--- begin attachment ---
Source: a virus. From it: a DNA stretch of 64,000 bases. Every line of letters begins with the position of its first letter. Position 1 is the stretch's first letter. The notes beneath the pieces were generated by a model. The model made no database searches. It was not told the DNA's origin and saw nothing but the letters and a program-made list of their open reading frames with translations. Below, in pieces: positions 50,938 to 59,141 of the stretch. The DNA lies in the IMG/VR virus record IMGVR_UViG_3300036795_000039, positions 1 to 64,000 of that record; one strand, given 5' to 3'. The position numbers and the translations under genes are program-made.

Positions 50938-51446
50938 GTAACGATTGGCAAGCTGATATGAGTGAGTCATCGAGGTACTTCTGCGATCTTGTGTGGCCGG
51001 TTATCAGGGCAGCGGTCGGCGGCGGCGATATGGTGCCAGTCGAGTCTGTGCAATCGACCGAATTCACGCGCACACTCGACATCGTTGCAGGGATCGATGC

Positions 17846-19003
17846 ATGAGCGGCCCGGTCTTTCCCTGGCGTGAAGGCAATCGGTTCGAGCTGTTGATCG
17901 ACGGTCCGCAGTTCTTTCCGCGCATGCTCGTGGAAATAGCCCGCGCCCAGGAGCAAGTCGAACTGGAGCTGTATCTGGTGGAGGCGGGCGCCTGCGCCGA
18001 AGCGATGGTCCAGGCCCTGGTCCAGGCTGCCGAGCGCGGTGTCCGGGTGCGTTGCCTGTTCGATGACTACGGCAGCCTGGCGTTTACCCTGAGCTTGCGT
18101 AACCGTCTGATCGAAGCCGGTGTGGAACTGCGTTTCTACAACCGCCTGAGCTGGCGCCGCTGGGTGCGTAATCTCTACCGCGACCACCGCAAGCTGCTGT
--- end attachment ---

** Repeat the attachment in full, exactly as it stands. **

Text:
Source: a virus. From it: a DNA stretch of 64,000 bases. Every line of letters begins with the position of its first letter. Position 1 is the stretch's first letter. The notes beneath the pieces were generated by a model. The model made no database searches. It was not told the DNA's origin and saw nothing but the letters and a program-made list of their open reading frames with translations. Below, in pieces: positions 50,938 to 59,141 of the stretch. The DNA lies in the IMG/VR virus record IMGVR_UViG_3300036795_000039, positions 1 to 64,000 of that record; one strand, given 5' to 3'. The position numbers and the translations under genes are program-made.

Positions 50938-51446
50938 GTAACGATTGGCAAGCTGATATGAGTGAGTCATCGAGGTACTTCTGCGATCTTGTGTGGCCGG
51001 TTATCAGGGCAGCGGTCGGCGGCGGCGATATGGTGCCAGTCGAGTCTGTGCAATCGACCGAATTCACGCGCACACTCGACATCGTTGCAGGGATCGATGC

Positions 17846-19003
17846 ATGAGCGGCCCGGTCTTTCCCTGGCGTGAAGGCAATCGGTTCGAGCTGTTGATCG
17901 ACGGTCCGCAGTTCTTTCCGCGCATGCTCGTGGAAATAGCCCGCGCCCAGGAGCAAGTCGAACTGGAGCTGTATCTGGTGGAGGCGGGCGCCTGCGCCGA
18001 AGCGATGGTCCAGGCCCTGGTCCAGGCTGCCGAGCGCGGTGTCCGGGTGCGTTGCCTGTTCGATGACTACGGCAGCCTGGCGTTTACCCTGAGCTTGCGT
18101 AACCGTCTGATCGAAGCCGGTGTGGAACTGCGTTTCTACAACCGCCTGAGCTGGCGCCGCTGGGTGCGTAATCTCTACCGCGACCACCGCAAGCTGCTGT